Environment and Engineering Sections

Massachusetts Needs Significantly More Natural Gas

Opinion: An Opportunity to Fuel Growth

By RICHARD K. SULLIVAN

Sometimes it’s hard to accept ‘yes’ for an answer. Does Massachusetts need significantly more natural gas to reduce sky-high energy and heating costs, continue to meet its climate goals, enable the robust development of renewable energy sources, and sustain and grow its economy?

There is no question it does. Numerous independent studies have found that the state and region face a critical natural gas shortage, including one commissioned by the Patrick administration and released at the end of his term. These findings shouldn’t be surprising. New England has a limited natural gas infrastructure, and its pipelines are reaching — and in some cases have met — maximum capacity, yet it relies more than ever on natural gas not only to heat homes during long winters but to generate electricity year round.

The region’s dependence on natural gas will only increase as it continues to replace old oil, coal, and nuclear plants with state-of -the-art electricity generators fired by natural gas, a more environmentally friendly alternative. Since 2000, 22 gas plants have been built in New England, and nearly 50% of its electric generation is now fueled by natural gas, a percentage that will climb as new plants come on line.

The problem is that the region’s demand for natural gas exceeds the supply.

These constraints have created a number of serious problems, often downplayed or ignored by those who oppose adding capacity, fearing that natural gas will hurt development of renewable energy and impede other environmental objectives.

But increased natural gas capacity will help enable the adoption of wind and solar power. Renewable energy is intermittent, available only when the sun shines and wind blows. As such, there must be a reliable energy source to support renewables, which is why President Obama has called natural gas a “bridge fuel” that will power the economy with less carbon pollution as the use of renewable energy expands.

More natural gas will also alleviate other environmental concerns. New England remains the country’s most oil-reliant region. Throughout the winter, when home heating takes priority, new and highly efficient electric plants do not have reliable access to natural gas. As a result, the region must revert to oil and coal to meet its electricity needs, which causes large increases in carbon emissions.

According to ISO New England, which is responsible for operating the region’s power grid, on Feb. 15 this year, for example, coal and oil contributed to 42% of the region’s electricity. Gas produced only 17%. Massachusetts has made larger-than-projected cuts in emissions in recent years mainly by shifting to natural gas to produce electricity, but it will be difficult to lock in these benefits without a substantial increase in the gas supply.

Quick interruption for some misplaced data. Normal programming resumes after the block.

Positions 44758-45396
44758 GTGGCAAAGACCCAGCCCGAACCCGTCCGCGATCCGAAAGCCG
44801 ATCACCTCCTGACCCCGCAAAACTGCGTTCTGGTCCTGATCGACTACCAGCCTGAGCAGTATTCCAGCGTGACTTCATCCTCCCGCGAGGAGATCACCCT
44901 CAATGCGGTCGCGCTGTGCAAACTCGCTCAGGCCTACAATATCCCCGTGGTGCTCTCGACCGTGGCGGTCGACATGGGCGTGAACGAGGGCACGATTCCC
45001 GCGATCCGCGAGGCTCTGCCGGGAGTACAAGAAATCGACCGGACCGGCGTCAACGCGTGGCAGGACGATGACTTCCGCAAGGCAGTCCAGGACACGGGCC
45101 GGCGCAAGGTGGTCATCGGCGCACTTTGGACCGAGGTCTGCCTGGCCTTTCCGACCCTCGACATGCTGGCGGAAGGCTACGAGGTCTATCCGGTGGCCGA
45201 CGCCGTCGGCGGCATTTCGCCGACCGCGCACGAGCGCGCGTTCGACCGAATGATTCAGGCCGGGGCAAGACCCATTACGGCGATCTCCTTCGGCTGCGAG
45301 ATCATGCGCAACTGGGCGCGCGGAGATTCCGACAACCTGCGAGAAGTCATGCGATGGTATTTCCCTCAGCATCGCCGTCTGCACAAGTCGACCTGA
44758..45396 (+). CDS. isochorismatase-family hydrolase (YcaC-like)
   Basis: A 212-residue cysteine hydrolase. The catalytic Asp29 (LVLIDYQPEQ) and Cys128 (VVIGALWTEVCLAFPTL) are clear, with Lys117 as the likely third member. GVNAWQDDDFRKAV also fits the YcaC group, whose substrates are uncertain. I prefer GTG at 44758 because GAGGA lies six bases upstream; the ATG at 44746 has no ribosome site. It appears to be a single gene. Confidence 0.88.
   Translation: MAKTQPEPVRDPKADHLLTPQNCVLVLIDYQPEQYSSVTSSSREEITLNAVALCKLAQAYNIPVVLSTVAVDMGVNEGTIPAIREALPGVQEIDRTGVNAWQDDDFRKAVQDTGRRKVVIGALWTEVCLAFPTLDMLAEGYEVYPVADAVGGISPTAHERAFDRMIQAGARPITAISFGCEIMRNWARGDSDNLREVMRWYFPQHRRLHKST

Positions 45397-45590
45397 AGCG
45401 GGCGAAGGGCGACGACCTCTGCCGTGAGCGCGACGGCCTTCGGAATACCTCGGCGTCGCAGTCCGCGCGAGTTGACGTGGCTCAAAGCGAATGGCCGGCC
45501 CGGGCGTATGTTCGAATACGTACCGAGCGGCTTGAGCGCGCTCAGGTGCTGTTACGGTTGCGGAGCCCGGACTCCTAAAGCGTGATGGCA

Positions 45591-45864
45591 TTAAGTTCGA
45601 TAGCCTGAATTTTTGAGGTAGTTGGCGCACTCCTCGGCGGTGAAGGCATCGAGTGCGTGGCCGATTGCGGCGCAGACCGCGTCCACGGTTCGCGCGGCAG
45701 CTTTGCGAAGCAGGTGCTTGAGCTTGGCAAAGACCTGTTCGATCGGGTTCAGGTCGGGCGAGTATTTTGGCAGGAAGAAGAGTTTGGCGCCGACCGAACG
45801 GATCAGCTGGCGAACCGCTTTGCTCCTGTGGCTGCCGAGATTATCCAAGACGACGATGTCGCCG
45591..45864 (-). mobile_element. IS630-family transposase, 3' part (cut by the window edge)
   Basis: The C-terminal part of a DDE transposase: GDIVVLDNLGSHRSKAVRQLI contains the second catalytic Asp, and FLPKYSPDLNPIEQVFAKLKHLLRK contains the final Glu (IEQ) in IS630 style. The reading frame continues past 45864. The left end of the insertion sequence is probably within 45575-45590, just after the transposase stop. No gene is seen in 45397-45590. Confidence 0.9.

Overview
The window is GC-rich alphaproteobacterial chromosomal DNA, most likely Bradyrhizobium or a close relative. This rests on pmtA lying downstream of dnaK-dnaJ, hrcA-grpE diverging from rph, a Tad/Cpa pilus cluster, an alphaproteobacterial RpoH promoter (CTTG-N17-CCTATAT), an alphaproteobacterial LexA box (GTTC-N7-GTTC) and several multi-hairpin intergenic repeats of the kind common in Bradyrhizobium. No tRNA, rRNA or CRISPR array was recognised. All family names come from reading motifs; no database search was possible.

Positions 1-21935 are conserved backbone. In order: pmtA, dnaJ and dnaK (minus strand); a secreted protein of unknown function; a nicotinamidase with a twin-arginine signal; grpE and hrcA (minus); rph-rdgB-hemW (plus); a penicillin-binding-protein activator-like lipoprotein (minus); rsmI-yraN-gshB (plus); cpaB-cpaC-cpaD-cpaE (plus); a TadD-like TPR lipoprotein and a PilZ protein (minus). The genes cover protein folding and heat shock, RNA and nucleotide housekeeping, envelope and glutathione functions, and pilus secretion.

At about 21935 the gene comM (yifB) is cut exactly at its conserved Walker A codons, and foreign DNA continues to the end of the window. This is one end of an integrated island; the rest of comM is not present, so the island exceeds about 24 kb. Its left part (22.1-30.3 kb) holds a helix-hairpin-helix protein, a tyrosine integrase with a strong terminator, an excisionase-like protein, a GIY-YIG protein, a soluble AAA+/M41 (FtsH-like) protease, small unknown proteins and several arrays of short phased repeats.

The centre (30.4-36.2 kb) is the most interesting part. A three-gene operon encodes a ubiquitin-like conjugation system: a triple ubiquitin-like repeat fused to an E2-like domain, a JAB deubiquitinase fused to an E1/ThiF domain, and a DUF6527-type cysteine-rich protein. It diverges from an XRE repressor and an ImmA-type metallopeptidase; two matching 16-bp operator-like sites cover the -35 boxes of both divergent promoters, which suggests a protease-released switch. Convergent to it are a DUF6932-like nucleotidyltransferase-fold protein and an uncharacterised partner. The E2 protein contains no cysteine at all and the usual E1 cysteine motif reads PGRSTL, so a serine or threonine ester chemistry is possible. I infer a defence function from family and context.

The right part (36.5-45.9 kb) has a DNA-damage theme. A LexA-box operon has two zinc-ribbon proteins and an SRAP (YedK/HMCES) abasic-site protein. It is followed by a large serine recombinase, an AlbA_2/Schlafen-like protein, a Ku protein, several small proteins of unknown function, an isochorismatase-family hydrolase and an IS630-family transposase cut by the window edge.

There are also the stark economic realities that have resulted from inadequate natural gas capacity in the region, which at the peak of winter needs falls short by more than 1 billion cubic feet a day. The lack of supply has dramatically driven up the cost of natural gas for heating and electricity generation. New England pays the highest prices for electricity in the continental United States, and over the last two years spent a staggering $7 billion more for electricity than neighboring regions.

These costs are borne by businesses and consumers alike, and are a particular burden for low-income households. They threaten economic stability and growth. A recent Forbes story featured the owner of a specialty paper mill in Western Mass. whose biggest worry — more than labor, raw material costs and markets — is energy. She pays 14 cents per kilowatt-hour to run her machines, compared to a national average of 6.5 cents, and estimated she spends $1.2 million a year more for electricity than she needs to.

Study after study has found that meeting the region’s natural gas demands will lower electricity and gas costs, spur renewables and help meet climate goals.

Any proposed pipeline has to be sized to serve existing demand and provide lower-cost and reliable natural gas to western Massachusetts, allowing local distribution companies to expand supplies to local homes and businesses — spurring economic activity and growth in a region that is often overlooked.

The time for further study has past. It’s time to accept “yes” for the answer to the question of whether Western Mass. and New England needs more natural gas and act.

Richard K. Sullivan is president of the Economic Development Council of Western Mass. Formerly, he served as chief of staff to Gov. Deval Patrick and secretary of Energy and Environmental Affairs; (413) 787-1555.

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